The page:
In hypothetical matchups, all of the Democratic candidates tested achieve about the same level of backing, with President Bush coming out on top by almost two-to-one.

Some Key Matchups
Bush 58% v. Kerry 29
Bush 57% v. Lieberman 31
Bush 56% v. Gephardt 30

New York Sen. Hillary Clinton (search) is not an announced presidential candidate, but there is continuing speculation about her running — if not in 2004, then possibly in 2008. The former first lady’s numbers are similar to those of the other Democratic contenders (Bush 60 percent to Clinton 30 percent). This represents a six percentage point gain for the New York senator — six months ago the numbers were Bush 59 percent and Clinton 24 percent.

When asked which Democrat would be toughest for Bush to defeat, Republicans and Democrats agree that candidate would be Joe Lieberman. This early in the campaign season, many voters are unsure which Democrat would be the strongest against the president, but as of today 24 percent of Republicans and 15 percent of Democrats say Lieberman.

Sentiment is split on the start of the next presidential campaign. Even though the last election went into overtime, about equal numbers of voters say they are looking forward to (42 percent) the start of the 2004 campaign as say they are dreading it (43 percent). Democrats are slightly more likely than Republicans to say they are looking forward to the 2004 campaign (48 percent and 43 percent respectively), and independents are the most likely to be dreading it (54 percent).

Polling was conducted by telephone May 6-7, 2003 in the evenings. The sample is 900 registered voters nationwide with a margin of error of ±3 percentage points. Results are of registered voters, unless otherwise noted.

1. I'm going to read you a list of names of some possible candidates for the Democratic nomination for president in the next election. If a 2004 Democratic primary for president were held today, which ONE of the following candidates would you most likely vote for? (Well, to whom do you lean at this time?) (RANDOMIZE)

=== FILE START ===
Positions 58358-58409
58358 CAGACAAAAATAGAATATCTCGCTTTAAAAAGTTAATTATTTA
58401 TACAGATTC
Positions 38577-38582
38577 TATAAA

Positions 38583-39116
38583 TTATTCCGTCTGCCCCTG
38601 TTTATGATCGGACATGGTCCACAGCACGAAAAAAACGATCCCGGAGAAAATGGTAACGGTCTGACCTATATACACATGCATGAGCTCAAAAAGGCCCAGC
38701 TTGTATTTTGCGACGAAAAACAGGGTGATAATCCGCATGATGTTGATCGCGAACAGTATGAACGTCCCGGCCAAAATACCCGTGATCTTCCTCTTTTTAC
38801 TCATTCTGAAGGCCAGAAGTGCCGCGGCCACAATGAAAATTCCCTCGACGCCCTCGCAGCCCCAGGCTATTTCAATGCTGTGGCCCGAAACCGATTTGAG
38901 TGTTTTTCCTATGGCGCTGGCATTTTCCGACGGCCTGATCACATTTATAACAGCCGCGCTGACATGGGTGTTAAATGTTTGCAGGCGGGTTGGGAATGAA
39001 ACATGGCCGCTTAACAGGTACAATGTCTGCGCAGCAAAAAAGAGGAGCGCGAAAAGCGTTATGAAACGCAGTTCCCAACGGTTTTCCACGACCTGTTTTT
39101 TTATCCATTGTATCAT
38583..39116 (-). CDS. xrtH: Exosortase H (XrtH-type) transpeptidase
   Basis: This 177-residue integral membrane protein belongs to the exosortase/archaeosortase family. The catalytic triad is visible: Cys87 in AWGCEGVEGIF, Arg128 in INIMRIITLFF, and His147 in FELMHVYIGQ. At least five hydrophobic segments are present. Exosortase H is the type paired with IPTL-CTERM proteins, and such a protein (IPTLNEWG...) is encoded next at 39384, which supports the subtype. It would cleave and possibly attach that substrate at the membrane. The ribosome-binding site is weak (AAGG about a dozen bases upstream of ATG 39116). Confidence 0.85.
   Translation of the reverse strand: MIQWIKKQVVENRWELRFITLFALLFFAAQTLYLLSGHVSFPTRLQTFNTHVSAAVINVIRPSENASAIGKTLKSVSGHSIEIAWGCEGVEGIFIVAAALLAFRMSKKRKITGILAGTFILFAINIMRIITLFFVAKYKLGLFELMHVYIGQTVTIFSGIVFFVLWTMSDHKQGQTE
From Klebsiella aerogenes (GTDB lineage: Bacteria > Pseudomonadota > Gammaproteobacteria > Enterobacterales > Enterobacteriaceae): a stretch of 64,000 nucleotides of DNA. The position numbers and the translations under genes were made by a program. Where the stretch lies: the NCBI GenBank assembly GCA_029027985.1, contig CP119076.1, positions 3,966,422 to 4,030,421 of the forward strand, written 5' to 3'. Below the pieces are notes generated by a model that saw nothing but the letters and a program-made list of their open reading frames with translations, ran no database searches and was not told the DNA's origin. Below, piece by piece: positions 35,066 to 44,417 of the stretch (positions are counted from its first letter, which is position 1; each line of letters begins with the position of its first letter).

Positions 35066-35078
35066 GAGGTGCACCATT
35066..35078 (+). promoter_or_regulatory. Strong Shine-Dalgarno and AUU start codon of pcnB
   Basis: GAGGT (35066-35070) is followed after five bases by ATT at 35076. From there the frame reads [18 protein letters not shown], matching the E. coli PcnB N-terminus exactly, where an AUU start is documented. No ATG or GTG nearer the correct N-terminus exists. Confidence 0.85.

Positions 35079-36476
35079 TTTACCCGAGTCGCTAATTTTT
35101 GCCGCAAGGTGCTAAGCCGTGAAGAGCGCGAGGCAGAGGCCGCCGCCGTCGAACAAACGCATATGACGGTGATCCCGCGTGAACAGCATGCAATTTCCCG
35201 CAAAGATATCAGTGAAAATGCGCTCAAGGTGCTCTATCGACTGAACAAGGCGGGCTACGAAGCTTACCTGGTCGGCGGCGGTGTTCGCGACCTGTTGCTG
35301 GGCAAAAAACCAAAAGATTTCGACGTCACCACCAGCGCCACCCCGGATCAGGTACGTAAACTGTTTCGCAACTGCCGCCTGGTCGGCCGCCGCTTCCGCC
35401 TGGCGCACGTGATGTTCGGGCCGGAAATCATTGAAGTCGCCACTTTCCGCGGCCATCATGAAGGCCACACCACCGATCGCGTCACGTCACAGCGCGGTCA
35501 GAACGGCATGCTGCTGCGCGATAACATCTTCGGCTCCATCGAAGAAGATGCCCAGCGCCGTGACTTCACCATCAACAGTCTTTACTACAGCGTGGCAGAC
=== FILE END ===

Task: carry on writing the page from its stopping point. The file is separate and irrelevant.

SUMMARY
Among Democrats (n=318)
Lieberman 19%
Gephardt 14
Kerry 12
Dean 5
Edwards 5
Sharpton 5
Graham 4
Moseley Braun 2
Kucinich 1
(Else/Other) 3
(Not sure) 29
(Would not vote) 1

• Missouri Rep. Dick Gephardt

Dem Ind
6-7 May 03 14% 7%
25-26 Feb 03 16 13
14-15 Jan 03 15 8

• Connecticut Sen. Joe Lieberman

Dem Ind
6-7 May 03 19 13
25-26 Feb 03 15 13
14-15 Jan 03 29 28

• Massachusetts Sen. John Kerry

Dem Ind
6-7 May 03 12 12
25-26 Feb 03 10 10
14-15 Jan 03 13 17

• North Carolina Sen. John Edwards

Dem Ind
6-7 May 03 5 6
25-26 Feb 03 6 4
14-15 Jan 03 8 8

• Former Illinois Sen. Carol Moseley Braun

Dem Ind
6-7 May 03 2 3
25-26 Feb 03 5 1

• Former Vermont Gov. Howard Dean

Dem Ind
6-7 May 03 5 2
25-26 Feb 03 4 2
14-15 Jan 03 2 2

• New York Minister Al Sharpton

Dem Ind
6-7 May 03 5 2
25-26 Feb 03 4 3
14-15 Jan 03 5 2

• Ohio Rep. Dennis Kucinich

Dem Ind
6-7 May 03 1 2
25-26 Feb 03 2 1

• Florida Sen. Bob Graham

Dem Ind
6-7 May 03 4 5

• (Someone else/Other)

Dem Ind
6-7 May 03 3 12
25-26 Feb 03 5 10
14-15 Jan 03 8 11